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Miter Saw for crosscutting Table Saw for Ripping?

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Forum topic by Beginningwoodworker posted 09-24-2010 02:48 AM 6500 views 0 times favorited 44 replies Add to Favorites Watch
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Beginningwoodworker

13347 posts in 3138 days


09-24-2010 02:48 AM

I was taught by my shop teacher that the table saw is for ripping and the miter saw is for crosscutting, I am wondering do anyone else that do this? or I am crazy for listening to my shop teacher?


44 replies so far

View SnowyRiver's profile

SnowyRiver

51452 posts in 2945 days


#1 posted 09-24-2010 02:58 AM

I use my table saw for cross cutting all the time…especially for cutting wider boards and makiing panels etc.
I primarily use my miter saw for trim work and cross cutting thinner boards.

-- Wayne - Plymouth MN

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Scott Bryan

27251 posts in 3287 days


#2 posted 09-24-2010 02:58 AM

Charles, a table saw can be used for either operation but a miter saw can only be used for crosscutting.

-- Challenges are what make life interesting; overcoming them is what makes life meaningful- Joshua Marine

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Beginningwoodworker

13347 posts in 3138 days


#3 posted 09-24-2010 03:01 AM

I own, both but I tend to use miter saw because I dont have a good miter guage.

View Jim Finn's profile

Jim Finn

2413 posts in 2387 days


#4 posted 09-24-2010 03:02 AM

I Always cross cut on my Miter saw amd almost always rip on my table saw.

-- "You may have your PHD but I have my GED and my DD 214"

View Abbott's profile

Abbott

2570 posts in 2769 days


#5 posted 09-24-2010 03:03 AM

A simple plywood sled can be built which is a great aid to crosscutting on a TS. There are plenty of them here on the Site…I bet the search for Crosscut sled or Table saw sled would return lots of hits.

-- Ohh mann...pancakes and boobies...I'll bet that's what Heaven is like! ♣ ♣ ♣ ♣

View docholladay's profile

docholladay

1287 posts in 2524 days


#6 posted 09-24-2010 03:30 AM

I have both, but personally, I actually prefer to do almost all of my cuts on the table saw – both crosscut and rip. You do have to use the appropriate jig/guide to do it safely and acurately. I feel like I can make the cuts more acurately with the table saw. Yet, probably the biggest reason is that the motor on my miter saw is much more noisy than the motor on my table saw. My miter saw is a makita. It isn’t a cheap tool. However, it is very noisy. The main difference is the universal motor that the miter saw uses vs. the induction motor on the table saw.

-- Hey, woodworking ain't brain surgery. Just do something and keep trying till you get it. Doc

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Abbott

2570 posts in 2769 days


#7 posted 09-24-2010 03:42 AM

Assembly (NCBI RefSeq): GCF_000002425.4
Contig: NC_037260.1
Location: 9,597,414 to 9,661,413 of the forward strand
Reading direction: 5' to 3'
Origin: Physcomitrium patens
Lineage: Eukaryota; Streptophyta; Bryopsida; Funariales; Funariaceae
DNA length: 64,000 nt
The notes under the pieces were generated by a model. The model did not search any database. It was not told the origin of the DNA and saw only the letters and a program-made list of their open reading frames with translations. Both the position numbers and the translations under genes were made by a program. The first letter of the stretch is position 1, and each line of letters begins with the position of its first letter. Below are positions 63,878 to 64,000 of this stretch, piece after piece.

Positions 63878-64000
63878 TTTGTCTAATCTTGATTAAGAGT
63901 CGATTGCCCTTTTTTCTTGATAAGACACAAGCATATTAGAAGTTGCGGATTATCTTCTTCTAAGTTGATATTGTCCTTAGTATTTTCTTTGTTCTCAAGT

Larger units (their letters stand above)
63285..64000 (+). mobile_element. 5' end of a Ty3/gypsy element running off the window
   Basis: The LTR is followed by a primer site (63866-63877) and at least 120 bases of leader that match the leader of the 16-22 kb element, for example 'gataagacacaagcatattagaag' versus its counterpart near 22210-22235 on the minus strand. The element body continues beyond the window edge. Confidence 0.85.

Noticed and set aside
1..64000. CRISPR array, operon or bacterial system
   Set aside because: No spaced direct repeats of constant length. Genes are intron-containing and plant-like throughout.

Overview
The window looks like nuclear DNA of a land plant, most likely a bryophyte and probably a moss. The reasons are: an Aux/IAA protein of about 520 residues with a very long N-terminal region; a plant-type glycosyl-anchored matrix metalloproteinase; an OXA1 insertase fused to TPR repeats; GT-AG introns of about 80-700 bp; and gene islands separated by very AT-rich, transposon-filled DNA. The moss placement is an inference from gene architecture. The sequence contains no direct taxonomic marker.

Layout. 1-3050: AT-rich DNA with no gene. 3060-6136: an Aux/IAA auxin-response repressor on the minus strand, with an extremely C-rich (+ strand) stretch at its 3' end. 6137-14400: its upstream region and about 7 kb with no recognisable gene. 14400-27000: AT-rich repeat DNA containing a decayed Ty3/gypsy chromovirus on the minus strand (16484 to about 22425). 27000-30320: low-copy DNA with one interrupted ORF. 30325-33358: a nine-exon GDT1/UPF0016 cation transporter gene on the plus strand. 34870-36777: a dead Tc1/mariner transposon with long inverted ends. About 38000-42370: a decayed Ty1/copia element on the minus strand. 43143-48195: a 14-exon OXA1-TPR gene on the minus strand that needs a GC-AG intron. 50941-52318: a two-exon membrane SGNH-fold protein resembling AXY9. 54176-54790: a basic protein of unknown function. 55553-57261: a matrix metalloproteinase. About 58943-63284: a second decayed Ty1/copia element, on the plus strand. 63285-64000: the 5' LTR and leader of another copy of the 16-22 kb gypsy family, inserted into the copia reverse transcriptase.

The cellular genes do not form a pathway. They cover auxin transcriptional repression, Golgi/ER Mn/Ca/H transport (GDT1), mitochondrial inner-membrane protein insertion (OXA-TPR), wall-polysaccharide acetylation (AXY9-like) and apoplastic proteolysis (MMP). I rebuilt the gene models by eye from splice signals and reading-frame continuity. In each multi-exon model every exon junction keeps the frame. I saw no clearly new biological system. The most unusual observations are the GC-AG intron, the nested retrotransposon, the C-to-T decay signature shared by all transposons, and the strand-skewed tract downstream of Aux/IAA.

Here you go Click

-- Ohh mann...pancakes and boobies...I'll bet that's what Heaven is like! ♣ ♣ ♣ ♣

View dbhost's profile

dbhost

5607 posts in 2697 days


#8 posted 09-24-2010 03:43 AM

I do occasionally cross cut on the table saw, but for stuff that is within the capacity of the miter saw, I use that. I was taught the same thing as you, but back in the day it was…

The Radial Arm saw is for crosscutting, the table saw is for ripping…

-- My workshop blog can be found at http://daves-workshop.blogspot.com

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jack1

2057 posts in 3492 days


#9 posted 09-24-2010 03:47 AM

Hands down, the table saw is superior for rip cuts. Depending on the width and length of your wood and the table of your saw, it’s kind of a toss up. I do not think most of us would cross cut 1” x 10” x 12’ on regular table saws. You can but… If the boards were of a reasonable length, then the table saw works. I use the Miter for long thin and my panel saw for long wide (3/4” oak 4’x8’ for example).
As the old saying goes, “just cause you can, don’t mean you should”. Have safe fun out there.

-- jack -- ...measure once, curse twice!

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Beginningwoodworker

13347 posts in 3138 days


#10 posted 09-24-2010 04:00 AM

I pefer my miter saw and circular saw for all my crosscutting needs.

View kosta's profile

kosta

946 posts in 2819 days


#11 posted 09-24-2010 04:26 AM

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MOJOE

548 posts in 2734 days


#12 posted 09-24-2010 04:27 AM

Pick us a moderate miter gauge, attach a nice straight length of hardwood to the face and make cross-cuts with your tablesaw. The miter gauge extension will support your work, and back-up the piece you are cutting to reduce tear-out on the back side…...I save the miter saw for angle work, trim and molding.

-- Measuring twice and cutting once only works if you read the tape correctly!

View richgreer's profile

richgreer

4541 posts in 2539 days


#13 posted 09-24-2010 04:52 AM

It’s all a matter of personal preference. To some degree my table saw, miter saw and plunge saw (festool) are redundant. Almost any task can be done on at least 2 of these saws. Yet, depending on the job I almost always have a preference.

-- Rich, Cedar Rapids, IA - I'm a woodworker. I don't create beauty, I reveal it.

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Beginningwoodworker

13347 posts in 3138 days


#14 posted 09-24-2010 05:06 AM

I might invest in a incra miter guage.

View cwdance1's profile

cwdance1

1158 posts in 2724 days


#15 posted 09-24-2010 05:07 AM

Once I built a sled I use my table saw for almost everything.

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